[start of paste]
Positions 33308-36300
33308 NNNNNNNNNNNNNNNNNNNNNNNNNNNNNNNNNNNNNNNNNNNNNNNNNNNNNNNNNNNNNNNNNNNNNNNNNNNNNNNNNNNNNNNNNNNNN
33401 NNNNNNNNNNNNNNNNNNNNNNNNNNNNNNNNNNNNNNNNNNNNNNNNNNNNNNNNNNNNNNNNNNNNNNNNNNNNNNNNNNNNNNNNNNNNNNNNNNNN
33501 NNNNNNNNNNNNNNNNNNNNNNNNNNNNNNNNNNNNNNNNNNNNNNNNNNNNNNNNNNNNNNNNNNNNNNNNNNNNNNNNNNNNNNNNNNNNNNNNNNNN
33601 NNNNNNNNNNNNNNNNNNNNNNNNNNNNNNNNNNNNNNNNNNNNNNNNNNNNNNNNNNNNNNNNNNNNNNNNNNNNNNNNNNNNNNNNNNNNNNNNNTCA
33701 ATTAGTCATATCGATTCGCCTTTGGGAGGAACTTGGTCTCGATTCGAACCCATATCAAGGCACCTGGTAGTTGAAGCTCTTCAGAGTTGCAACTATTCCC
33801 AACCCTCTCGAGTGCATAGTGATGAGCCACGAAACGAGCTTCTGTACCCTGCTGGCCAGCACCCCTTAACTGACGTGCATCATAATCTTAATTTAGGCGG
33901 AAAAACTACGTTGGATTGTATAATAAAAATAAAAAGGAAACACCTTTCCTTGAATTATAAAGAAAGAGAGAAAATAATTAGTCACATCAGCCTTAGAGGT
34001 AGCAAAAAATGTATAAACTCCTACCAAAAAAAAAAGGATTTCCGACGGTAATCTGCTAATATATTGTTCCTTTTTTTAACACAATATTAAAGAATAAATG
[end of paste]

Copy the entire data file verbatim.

Positions 33308-36300
33308 NNNNNNNNNNNNNNNNNNNNNNNNNNNNNNNNNNNNNNNNNNNNNNNNNNNNNNNNNNNNNNNNNNNNNNNNNNNNNNNNNNNNNNNNNNNNN
33401 NNNNNNNNNNNNNNNNNNNNNNNNNNNNNNNNNNNNNNNNNNNNNNNNNNNNNNNNNNNNNNNNNNNNNNNNNNNNNNNNNNNNNNNNNNNNNNNNNNNN
33501 NNNNNNNNNNNNNNNNNNNNNNNNNNNNNNNNNNNNNNNNNNNNNNNNNNNNNNNNNNNNNNNNNNNNNNNNNNNNNNNNNNNNNNNNNNNNNNNNNNNN
33601 NNNNNNNNNNNNNNNNNNNNNNNNNNNNNNNNNNNNNNNNNNNNNNNNNNNNNNNNNNNNNNNNNNNNNNNNNNNNNNNNNNNNNNNNNNNNNNNNNTCA
33701 ATTAGTCATATCGATTCGCCTTTGGGAGGAACTTGGTCTCGATTCGAACCCATATCAAGGCACCTGGTAGTTGAAGCTCTTCAGAGTTGCAACTATTCCC
33801 AACCCTCTCGAGTGCATAGTGATGAGCCACGAAACGAGCTTCTGTACCCTGCTGGCCAGCACCCCTTAACTGACGTGCATCATAATCTTAATTTAGGCGG
33901 AAAAACTACGTTGGATTGTATAATAAAAATAAAAAGGAAACACCTTTCCTTGAATTATAAAGAAAGAGAGAAAATAATTAGTCACATCAGCCTTAGAGGT
34001 AGCAAAAAATGTATAAACTCCTACCAAAAAAAAAAGGATTTCCGACGGTAATCTGCTAATATATTGTTCCTTTTTTTAACACAATATTAAAGAATAAATG